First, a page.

The last week has been total, full-on, brain-burning teaching stuff. Of all sorts. I'm teaching two online classes this semester, and although I've done it before, the five wonderful students who climbed on board with me for Poetry 2 a couple of years ago knew they were guinea pigs and we worked through a lot of material. This time, the students are expecting a top-notch learning experience, and I've been working hard to get everything ready. Of course, as with any institution, the problems that arise tend to be bureaucratic, and it can be stressful to work your way through each length of red tape without losing your temper. I hope our students beginning their classes tomorrow, via the internet, will view me as a calm, serene duck, and not see the madly paddling feet underneath!
On-campus classes also start tomorrow, and I have mostly dispelled my panic through careful planning and thinking through everything that needs to be ready, and using lots of lists. Once classes begin, everything gradually moves into a routine and settles down. It's the "beforehand" stuff that drives us to the brink. However, I'm looking forward to all of my classes, which is a good sign.
Since the brain has been sending out smoke signals (saying, "Give me a break, will ya?"), I've done little writing this week. There are some times when enough is too much, and although I wanted to write, I needed to sleep more. That hasn't stopped me thinking about the novel I'm working on. And deciding that the slippery feeling I'd been getting while rewriting the last 4000 words or so was a sign that I need to print out everything so far and have a critical read-through. When you're writing a scene and you can't work out what's supposed to happen next or why (and the original version is right next to you and it doesn't make sense anymore), that's the time to spend more brain power on that scene, and what comes before it, and less finger power on the keyboard. For me, anyway.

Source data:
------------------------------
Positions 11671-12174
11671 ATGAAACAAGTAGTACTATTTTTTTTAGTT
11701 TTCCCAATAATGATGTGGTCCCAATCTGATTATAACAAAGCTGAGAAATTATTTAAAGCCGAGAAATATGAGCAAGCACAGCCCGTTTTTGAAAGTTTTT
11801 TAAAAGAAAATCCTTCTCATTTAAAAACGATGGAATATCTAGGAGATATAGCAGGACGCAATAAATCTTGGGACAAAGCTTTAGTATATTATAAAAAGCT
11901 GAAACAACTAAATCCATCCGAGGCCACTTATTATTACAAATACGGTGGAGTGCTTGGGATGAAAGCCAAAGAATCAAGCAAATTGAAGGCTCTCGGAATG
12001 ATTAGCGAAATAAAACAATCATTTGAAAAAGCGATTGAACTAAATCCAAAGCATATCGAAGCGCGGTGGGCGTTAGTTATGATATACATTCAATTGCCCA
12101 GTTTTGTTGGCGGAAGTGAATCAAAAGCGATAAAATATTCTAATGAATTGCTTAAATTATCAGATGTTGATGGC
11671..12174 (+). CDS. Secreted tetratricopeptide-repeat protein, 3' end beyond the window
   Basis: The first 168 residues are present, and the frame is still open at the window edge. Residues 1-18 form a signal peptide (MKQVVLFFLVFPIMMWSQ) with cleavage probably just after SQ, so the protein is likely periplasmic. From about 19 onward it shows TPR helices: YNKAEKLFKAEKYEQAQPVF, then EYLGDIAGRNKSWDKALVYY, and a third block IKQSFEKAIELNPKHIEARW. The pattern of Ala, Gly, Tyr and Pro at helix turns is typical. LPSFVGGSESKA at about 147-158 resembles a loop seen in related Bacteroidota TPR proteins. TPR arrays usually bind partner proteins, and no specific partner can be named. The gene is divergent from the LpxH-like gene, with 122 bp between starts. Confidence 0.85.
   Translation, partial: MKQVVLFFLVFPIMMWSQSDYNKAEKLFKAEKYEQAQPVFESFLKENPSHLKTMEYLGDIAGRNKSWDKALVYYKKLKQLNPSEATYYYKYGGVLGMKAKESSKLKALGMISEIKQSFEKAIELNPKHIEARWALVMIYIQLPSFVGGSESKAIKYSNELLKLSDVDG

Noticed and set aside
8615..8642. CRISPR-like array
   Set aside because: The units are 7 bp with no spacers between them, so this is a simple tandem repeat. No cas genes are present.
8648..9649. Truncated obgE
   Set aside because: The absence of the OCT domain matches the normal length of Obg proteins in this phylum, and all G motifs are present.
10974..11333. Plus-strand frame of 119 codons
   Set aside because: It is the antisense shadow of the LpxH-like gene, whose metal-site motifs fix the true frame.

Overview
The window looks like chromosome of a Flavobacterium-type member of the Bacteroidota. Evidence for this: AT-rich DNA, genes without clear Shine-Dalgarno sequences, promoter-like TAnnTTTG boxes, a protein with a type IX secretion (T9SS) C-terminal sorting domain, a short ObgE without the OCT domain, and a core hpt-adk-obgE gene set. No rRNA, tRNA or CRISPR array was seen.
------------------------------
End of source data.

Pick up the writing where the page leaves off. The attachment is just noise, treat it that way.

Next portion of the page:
In a quick reading roundup, it has occurred to me that I've been reading quite a few middle grade and YA novels recently with a lot of violence in them. I had to read Tunnels by Roderick Gordon and Brian Williams, if only to make sure my novel wasn't in any way similar. It wasn't (a relief, especially after an agent expressed concern about this despite not having read Tunnels). There was a huge amount of action and violence in the second half of this book, much of which kept up the tension and excitement level quite well. But there were also huge amounts of description, too much, so that I had trouble visualising what was going on, and where. I do think some of this could've been trimmed for a better story.
I also read The Road of the Dead by Kevin Brooks. Brooks never holds back in his novels (I still remember one that starts with the father dead in the lounge room) but this one is very scary. He does a great job of description, and the setting is the dark and lonely moors in England. Tiny village with horrible characters, and two brothers who want to find out who murdered their sister. Then, for a complete change of pace, I read The Arizona Kid by Ron Koertge. I loved this, not just because it's set in Tucson (and I love Tucson) but because of the voice and the characters. Each character has their own story, each character evolves and changes, not just the main character. The dialogue is snappy and moves the story along, with added touches of humour. Two very different books, but I recommend both.